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Measuring impact of vaccination among wildlife: The case of bait vaccine campaigns for classical swine fever epidemic among wild boar in Japan

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Title: Measuring impact of vaccination among wildlife: The case of bait vaccine campaigns for classical swine fever epidemic among wild boar in Japan
Authors: Matsuyama, Ryota Browse this author
Yamamoto, Takehisa Browse this author
Hayama, Yoko Browse this author
Omori, Ryosuke Browse this author →KAKEN DB
Issue Date: 6-Oct-2022
Publisher: PLOS
Journal Title: PLoS computational biology
Volume: 18
Issue: 10
Start Page: e1010510
Publisher DOI: 10.1371/journal.pcbi.1010510
Abstract: Understanding the impact of vaccination in a host population is essential to control infectious diseases. However, the impact of bait vaccination against wildlife diseases is difficult to evaluate. The vaccination history of host animals is generally not observable in wildlife, and it is difficult to distinguish immunity by vaccination from that caused by disease infection. For these reasons, the impact of bait vaccination against classical swine fever (CSF) in wild boar inhabiting Japan has not been evaluated accurately. In this study, we aimed to estimate the impact of the bait vaccination campaign by modelling the dynamics of CSF and the vaccination process among a Japanese wild boar population. The model was designed to estimate the impact of bait vaccination despite lack of data regarding the demography and movement of wild boar. Using our model, we solved the theoretical relationship between the impact of vaccination, the time-series change in the proportion of infected wild boar, and that of immunised wild boar. Using this derived relationship, the increase in antibody prevalence against CSF because of vaccine campaigns in 2019 was estimated to be 12.1 percentage points (95% confidence interval: 7.8-16.5). Referring to previous reports on the basic reproduction number (R-0) of CSF in wild boar living outside Japan, the amount of vaccine distribution required for CSF elimination by reducing the effective reproduction number under unity was also estimated. An approximate 1.6 (when R-0 = 1.5, target vaccination coverage is 33.3% of total population) to 2.9 (when R-0 = 2.5, target vaccination coverage is 60.0% of total population) times larger amount of vaccine distribution would be required than the total amount of vaccine distribution in four vaccination campaigns in 2019.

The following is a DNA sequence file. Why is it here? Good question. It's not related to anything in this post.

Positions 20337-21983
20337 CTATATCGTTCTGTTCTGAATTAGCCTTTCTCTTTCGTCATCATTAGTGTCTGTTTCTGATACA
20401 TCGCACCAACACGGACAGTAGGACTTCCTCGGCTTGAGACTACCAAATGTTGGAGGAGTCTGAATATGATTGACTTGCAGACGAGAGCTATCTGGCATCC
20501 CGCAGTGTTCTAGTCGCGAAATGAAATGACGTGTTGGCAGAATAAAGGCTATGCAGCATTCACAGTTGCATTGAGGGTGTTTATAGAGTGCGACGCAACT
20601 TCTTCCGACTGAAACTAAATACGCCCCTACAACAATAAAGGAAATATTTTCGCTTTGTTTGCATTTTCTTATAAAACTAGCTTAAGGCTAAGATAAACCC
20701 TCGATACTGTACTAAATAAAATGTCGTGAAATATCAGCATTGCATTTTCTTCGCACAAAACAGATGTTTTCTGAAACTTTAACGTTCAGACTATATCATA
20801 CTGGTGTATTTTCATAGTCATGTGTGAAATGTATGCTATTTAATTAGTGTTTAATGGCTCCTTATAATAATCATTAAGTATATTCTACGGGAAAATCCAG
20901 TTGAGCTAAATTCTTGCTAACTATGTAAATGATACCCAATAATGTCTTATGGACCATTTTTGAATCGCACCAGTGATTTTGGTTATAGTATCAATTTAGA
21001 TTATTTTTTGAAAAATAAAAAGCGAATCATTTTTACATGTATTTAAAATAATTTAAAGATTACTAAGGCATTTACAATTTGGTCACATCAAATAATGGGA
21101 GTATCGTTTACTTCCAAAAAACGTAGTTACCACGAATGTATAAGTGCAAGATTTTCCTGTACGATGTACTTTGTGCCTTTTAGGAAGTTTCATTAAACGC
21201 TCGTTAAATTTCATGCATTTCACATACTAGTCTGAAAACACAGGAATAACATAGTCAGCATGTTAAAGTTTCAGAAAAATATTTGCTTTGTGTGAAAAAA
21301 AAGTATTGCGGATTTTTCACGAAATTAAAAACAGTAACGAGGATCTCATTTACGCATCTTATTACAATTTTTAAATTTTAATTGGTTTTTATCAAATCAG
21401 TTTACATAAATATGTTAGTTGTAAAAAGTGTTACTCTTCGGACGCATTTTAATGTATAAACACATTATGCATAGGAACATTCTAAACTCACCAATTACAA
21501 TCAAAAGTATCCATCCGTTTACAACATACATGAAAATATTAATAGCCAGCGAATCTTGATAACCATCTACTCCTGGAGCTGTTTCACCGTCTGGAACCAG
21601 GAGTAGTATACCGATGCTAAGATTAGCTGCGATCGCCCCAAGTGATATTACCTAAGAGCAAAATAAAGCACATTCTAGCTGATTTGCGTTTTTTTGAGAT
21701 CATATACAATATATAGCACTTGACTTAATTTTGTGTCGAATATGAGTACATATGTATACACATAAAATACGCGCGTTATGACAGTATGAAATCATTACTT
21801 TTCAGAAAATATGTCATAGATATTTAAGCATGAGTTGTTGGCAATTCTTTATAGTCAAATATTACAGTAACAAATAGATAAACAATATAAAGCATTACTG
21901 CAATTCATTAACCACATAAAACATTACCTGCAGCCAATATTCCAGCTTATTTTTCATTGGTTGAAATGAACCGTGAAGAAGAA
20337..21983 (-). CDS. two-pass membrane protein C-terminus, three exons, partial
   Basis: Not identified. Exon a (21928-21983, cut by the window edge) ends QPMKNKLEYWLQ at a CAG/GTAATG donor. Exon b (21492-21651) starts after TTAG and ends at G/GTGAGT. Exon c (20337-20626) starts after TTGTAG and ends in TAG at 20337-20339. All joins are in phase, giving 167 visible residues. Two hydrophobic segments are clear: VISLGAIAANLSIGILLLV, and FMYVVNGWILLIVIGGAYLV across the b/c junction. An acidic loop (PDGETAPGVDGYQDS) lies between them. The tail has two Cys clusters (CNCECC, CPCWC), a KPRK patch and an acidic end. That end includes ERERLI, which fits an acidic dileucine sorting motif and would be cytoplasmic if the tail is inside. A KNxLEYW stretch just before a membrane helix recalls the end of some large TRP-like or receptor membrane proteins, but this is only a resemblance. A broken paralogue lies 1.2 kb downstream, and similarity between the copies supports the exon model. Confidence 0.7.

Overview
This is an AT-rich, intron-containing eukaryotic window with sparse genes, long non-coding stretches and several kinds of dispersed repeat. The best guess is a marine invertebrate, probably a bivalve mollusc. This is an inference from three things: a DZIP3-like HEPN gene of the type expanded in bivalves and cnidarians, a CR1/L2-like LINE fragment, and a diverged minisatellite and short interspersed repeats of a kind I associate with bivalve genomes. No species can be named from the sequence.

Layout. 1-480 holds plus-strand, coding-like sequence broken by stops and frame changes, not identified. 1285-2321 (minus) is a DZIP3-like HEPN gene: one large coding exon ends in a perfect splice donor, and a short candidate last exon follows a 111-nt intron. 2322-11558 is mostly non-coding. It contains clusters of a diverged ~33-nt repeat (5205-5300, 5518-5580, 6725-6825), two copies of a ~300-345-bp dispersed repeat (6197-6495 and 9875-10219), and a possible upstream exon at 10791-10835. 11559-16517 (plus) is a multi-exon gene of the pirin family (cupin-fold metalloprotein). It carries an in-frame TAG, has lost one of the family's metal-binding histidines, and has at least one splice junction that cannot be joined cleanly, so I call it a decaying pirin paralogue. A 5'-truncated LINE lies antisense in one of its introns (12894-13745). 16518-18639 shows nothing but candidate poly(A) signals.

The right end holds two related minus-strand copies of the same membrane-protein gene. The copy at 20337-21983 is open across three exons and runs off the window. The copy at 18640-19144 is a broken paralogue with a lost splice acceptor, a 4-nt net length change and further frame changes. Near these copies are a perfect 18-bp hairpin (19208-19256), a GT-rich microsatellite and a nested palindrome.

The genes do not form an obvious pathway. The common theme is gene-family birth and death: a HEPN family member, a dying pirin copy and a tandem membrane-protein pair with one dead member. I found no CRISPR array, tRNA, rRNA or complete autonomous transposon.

Type: article
Appears in Collections:人獣共通感染症国際共同研究所 (International Institute for Zoonosis Control) > 雑誌発表論文等 (Peer-reviewed Journal Articles, etc)

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